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Brazil closes border to Venezuela migrants

Brazil closes border to Venezuela migrants

Image copyright Reuters Brazil has closed its border with Venezuela to people fleeing economic and political turmoil in its northern neighbour. Judge Helder Barreto ordered the frontier to be shut until Brazil can put in place the right conditions to receive the huge influx of people.The authorities in the state of Roraima in Brazil’s Amazon…


Venezuelan walks over border into Brazil, file picture 16 November 2017Image copyright Reuters

Brazil has closed its border with Venezuela to people fleeing economic and political turmoil in its northern neighbour.

Judge Helder Barreto ordered the frontier to be shut until Brazil can put in place the right conditions to receive the huge influx of people.

The authorities in the state of Roraima in Brazil’s Amazon region say some 800 Venezuelans cross the border every day.

However, the border remains open to Brazilians and other non-Venezuelans.

It is also open for Venezuelans who are returning north out of Brazil. Sea and air borders are unaffected by the ruling.

An apparent assassination attempt on Venezuela’s President Nicolás Maduro at the weekend has raised tensions in the country even further.

Many thousands of Venezuelans have fled into neighbouring countries, mainly Colombia and Brazil, in search of better economic conditions over the past three years.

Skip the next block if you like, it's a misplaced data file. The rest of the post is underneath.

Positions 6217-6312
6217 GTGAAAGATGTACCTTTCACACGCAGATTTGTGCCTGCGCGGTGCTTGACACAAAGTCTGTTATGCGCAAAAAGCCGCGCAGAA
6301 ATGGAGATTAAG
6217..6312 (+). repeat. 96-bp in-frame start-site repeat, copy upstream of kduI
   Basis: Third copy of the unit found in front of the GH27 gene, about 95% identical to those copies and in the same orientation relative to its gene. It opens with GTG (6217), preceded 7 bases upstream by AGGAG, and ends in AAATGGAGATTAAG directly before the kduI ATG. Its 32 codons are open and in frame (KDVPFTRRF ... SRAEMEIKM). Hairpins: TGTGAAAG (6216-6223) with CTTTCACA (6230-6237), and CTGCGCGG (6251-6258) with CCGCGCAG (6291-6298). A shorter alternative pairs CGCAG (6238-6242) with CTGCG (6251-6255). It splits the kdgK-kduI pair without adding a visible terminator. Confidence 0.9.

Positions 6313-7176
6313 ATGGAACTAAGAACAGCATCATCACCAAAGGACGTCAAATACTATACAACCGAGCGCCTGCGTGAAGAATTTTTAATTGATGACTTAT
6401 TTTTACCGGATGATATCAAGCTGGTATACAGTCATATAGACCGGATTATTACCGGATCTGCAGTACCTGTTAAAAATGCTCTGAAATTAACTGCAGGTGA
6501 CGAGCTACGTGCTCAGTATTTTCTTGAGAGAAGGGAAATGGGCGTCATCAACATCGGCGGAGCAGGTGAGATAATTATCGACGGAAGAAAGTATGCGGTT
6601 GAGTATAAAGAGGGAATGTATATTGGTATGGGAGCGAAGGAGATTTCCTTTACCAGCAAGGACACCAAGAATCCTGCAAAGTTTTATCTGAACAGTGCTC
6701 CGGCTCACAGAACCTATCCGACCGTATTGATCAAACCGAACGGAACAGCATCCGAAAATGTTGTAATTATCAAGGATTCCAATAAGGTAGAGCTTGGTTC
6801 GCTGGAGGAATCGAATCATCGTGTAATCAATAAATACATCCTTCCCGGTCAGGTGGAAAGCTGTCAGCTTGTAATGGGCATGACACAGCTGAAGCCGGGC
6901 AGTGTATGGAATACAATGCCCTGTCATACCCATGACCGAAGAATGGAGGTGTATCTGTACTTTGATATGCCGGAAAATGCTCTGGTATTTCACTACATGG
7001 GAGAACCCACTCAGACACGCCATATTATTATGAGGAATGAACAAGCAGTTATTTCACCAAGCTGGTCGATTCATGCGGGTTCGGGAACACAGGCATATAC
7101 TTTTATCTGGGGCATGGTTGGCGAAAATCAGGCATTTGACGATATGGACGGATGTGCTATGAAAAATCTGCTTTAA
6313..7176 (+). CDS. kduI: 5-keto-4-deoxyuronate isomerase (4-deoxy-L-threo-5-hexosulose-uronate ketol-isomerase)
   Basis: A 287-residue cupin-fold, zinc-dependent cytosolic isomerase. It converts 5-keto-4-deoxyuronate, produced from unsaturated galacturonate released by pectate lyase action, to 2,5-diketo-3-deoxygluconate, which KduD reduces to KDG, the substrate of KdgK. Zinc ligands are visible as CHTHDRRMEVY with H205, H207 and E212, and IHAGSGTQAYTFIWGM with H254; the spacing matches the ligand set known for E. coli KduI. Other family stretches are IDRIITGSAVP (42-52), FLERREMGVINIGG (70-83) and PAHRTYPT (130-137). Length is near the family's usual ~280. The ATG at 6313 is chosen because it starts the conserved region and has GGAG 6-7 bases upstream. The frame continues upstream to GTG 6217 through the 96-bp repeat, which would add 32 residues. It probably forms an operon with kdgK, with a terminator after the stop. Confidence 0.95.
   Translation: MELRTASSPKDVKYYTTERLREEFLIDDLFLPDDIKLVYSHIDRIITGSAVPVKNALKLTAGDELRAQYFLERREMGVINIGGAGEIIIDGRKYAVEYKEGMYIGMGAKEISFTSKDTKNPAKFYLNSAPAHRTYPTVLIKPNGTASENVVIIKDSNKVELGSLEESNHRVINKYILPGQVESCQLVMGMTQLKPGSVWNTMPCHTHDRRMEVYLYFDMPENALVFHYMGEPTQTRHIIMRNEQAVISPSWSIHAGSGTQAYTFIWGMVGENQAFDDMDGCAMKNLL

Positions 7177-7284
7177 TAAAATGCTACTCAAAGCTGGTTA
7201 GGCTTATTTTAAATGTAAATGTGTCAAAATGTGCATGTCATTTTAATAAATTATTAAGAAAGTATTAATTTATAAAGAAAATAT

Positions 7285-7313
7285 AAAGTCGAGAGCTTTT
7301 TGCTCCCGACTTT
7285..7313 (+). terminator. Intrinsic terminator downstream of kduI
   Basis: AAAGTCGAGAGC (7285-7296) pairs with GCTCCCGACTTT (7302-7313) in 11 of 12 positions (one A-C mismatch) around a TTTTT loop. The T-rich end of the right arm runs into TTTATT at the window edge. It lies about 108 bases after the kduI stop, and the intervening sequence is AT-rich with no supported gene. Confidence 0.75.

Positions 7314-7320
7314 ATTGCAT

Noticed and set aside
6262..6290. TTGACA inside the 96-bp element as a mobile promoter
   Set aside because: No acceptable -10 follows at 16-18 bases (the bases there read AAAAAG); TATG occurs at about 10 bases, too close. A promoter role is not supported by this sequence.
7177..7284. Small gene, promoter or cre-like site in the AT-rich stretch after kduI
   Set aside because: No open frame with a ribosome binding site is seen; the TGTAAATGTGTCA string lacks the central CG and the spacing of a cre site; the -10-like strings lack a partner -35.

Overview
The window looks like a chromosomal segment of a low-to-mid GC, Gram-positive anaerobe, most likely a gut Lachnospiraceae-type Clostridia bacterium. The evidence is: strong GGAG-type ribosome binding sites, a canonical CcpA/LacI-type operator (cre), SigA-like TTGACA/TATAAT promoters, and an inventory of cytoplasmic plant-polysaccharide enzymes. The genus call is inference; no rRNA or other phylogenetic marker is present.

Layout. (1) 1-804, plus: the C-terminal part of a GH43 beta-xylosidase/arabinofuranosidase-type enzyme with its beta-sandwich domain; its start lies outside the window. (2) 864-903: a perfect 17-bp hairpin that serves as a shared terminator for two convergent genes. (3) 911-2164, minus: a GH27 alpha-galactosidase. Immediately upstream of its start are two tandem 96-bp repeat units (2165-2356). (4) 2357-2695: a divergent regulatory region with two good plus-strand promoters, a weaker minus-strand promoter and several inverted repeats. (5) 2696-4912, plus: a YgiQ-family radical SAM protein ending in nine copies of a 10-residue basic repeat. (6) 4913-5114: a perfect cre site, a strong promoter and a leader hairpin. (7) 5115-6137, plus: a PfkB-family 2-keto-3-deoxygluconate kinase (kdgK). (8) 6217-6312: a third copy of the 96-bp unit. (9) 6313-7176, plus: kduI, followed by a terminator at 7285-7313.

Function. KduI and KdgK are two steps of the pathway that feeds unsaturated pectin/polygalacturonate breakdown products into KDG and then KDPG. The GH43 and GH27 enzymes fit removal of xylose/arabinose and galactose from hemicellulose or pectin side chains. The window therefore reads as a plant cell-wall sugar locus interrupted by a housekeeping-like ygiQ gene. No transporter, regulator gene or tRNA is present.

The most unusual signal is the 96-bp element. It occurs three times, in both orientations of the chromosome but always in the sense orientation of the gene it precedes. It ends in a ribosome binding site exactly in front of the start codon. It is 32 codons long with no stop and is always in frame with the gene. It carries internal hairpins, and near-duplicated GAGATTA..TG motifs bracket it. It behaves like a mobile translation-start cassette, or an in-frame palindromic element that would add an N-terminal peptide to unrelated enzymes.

Image copyright EPA

Image caption Many Venezuelans who have crossed into Brazil struggle to find accommodation

Roraima, in the heart of Brazil’s Amazon region, is one of the country’s poorest states.

Most of the Venezuelans who have crossed the border in recent months are living in appalling conditions in the streets of the state capital, Boa Vista, and other cities.

For months, the authorities in Roraima have been calling for the border to be shut. They say that public services have collapsed and that migration has brought about a sharp rise in crime.

Last week, a rule was introduced requiring Venezuelans seeking medical or social assistance in Roraima to present a valid passport, which many of the migrants do not have.

Judge Barreto ruled this move to be “discriminatory” and ordered the temporary border closure to allow state bodies to come up with a plan to deal with the crisis.

Brazil’s central government had opposed any border closure, saying that ordinary Venezuelans were suffering the consequences of a humanitarian crisis and that Brazil must continue to help.

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